Tessa Wardley’s tips for mindful swimming

Reaching the water Savour the anticipation and make your approach into a meaningful ritual. As you shed your clothes, shed the stresses and constraints they may signify.

Breathing As you focus on the experience before you get in the water, take a moment to notice your breathing. Breathe smoothly and deeply in through the nose and out through the mouth until you start to relax.

Immersion Start slowly and lower yourself into the water. Employ all your senses, and notice how the water feels on your skin. Water has many temperatures and textures and the pressure it exerts on our bodies is an all-over massage.

Swimming As you start to swim, discover the liberation that comes with weightlessness and enter an intensely private world where it is just you and the water. Match your body to your breath and find your rhythm.

Afterwards As you end your swim, pull yourself free of the water, wrap up and revel in the post-swim glow.

The Mindful Art of Wild Swimming is published by Leaping Hare Press

The Outdoor Swimming Society says:

Join a group Find one near you – search for ‘groups’ at

What to wear Wetsuits keep you warm and help with buoyancy, or just rock up in a swimsuit. In colder water, neoprene gloves, bootees and hats help.

Stay safe Choose lakes, lidos and beaches with lifeguard support. Research tides and currents, plus hazards such as rip tides and quicksand. Find entry and exit points before you swim and don’t swim alone. Learn the signs of hypothermia – slurred speech, confusion and lack of coordination.

Warm up afterwards Limit your time in cold water, get dry and dress quickly in warm clothes, even in summer.

Dive in or wade in? Read Dr Mark Porter’s advice

When your body enters the water, the cold shock response is triggered: an initial gasp, rapid breathing and a rise in pulse rate. If you dive in, immersing your face in the water at the same time triggers another response, the dive reflex. It has the opposite effect, slowing your heart and encouraging you to hold your breath.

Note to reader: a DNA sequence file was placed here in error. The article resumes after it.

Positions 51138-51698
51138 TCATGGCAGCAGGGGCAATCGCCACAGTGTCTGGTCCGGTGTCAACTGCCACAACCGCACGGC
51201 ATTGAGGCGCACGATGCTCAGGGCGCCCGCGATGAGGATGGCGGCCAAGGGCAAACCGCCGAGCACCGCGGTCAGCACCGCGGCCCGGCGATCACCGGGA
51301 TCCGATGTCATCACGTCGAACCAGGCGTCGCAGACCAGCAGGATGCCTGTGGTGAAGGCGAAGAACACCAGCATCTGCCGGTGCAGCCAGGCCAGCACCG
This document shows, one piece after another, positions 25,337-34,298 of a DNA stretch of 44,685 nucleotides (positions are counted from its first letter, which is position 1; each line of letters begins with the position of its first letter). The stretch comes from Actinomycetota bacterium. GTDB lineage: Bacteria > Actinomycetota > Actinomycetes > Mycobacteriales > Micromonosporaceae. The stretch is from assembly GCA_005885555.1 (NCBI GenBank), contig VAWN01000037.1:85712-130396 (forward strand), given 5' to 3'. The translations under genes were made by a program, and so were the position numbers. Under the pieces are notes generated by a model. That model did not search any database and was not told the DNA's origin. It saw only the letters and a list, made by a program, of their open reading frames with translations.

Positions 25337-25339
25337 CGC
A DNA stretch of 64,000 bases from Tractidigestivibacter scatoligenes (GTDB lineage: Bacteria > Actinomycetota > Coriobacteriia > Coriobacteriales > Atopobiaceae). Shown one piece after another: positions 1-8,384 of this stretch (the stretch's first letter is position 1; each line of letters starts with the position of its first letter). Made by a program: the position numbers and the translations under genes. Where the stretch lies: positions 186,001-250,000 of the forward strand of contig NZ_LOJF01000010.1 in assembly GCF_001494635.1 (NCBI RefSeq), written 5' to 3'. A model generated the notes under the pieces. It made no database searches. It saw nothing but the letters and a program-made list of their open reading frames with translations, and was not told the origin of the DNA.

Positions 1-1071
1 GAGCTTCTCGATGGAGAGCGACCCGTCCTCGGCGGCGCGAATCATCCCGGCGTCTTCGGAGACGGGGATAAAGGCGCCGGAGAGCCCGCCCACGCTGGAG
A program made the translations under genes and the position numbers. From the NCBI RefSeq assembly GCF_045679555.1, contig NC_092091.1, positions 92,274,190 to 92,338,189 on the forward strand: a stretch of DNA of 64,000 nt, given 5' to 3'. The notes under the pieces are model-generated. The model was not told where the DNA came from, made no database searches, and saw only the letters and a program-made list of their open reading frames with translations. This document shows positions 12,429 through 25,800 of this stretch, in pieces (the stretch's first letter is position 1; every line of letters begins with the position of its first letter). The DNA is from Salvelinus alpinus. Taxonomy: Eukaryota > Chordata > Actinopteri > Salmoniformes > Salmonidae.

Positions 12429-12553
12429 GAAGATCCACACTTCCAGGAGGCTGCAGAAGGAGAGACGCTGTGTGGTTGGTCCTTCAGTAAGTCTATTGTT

It’s the confusion generated by the two conflicting reflexes that leads to heart rhythm disturbances, which can increase the risk of cardiac arrest. Wading in prolongs the agony, but it’s likely to be safer for your heart.

Five beautiful places to go swimming


Abereiddi Blue Lagoon, Fishguard

Popular inland lagoon in breached quarry with wheelhouse ruins for jumping. Signed Abereiddi, 9 miles from Fishguard/6 miles from St Davids (SA62 6DT). Follow coast path 300m north to lagoon. Do not jump from top tower at low tide. Bottom platform safe at all tides. 5 mins walk from map co-ordinates: 51.9377, -5.2088

Southern England

Durdle Door, West Lulworth

Huge, ancient sea arch on Purbeck coastline. Long, steep, shingle beach (undertow in surf conditions) with caves in cliffs. Signed West Lulworth from A352, then 5 miles. Park in the Lulworth visitor centre car park and follow signs uphill (30 mins), or at Durdle Door Holiday Park (BH20 5PU), turn right before West Lulworth and continue uphill. 20 mins walk from map co-ordinates: 50.6217, -2.2767


Loch Arkaig, Lochaber

Swim wild from the enchanting and remote white pebble beaches of Loch Arkaig. Perfect wild camping. 5 mins walk from map co-ordinates: 56.9760, -5.2917

Northeast England

Lealholm, River Esk, Whitby

Pretty paddling and dipping by the village green with train station, little pub, bakery and coffee shop. Deeper pool is just upstream of bridge on bend behind the Board Inn (YO21 2AJ). 2 mins walk from map co-ordinates: 54.4583, -0.8257

Lake District

Blea Tarn, Eskdale

Popular swimming tarn above Eskdale. A steep walk up. A beachy area on south side. The water is peaty and a little brown. Amazing sunsets. Follow the path up from behind Beckfoot Station, Eskdale. 40 mins walk from map co-ordinates: 54.3967, -3.2870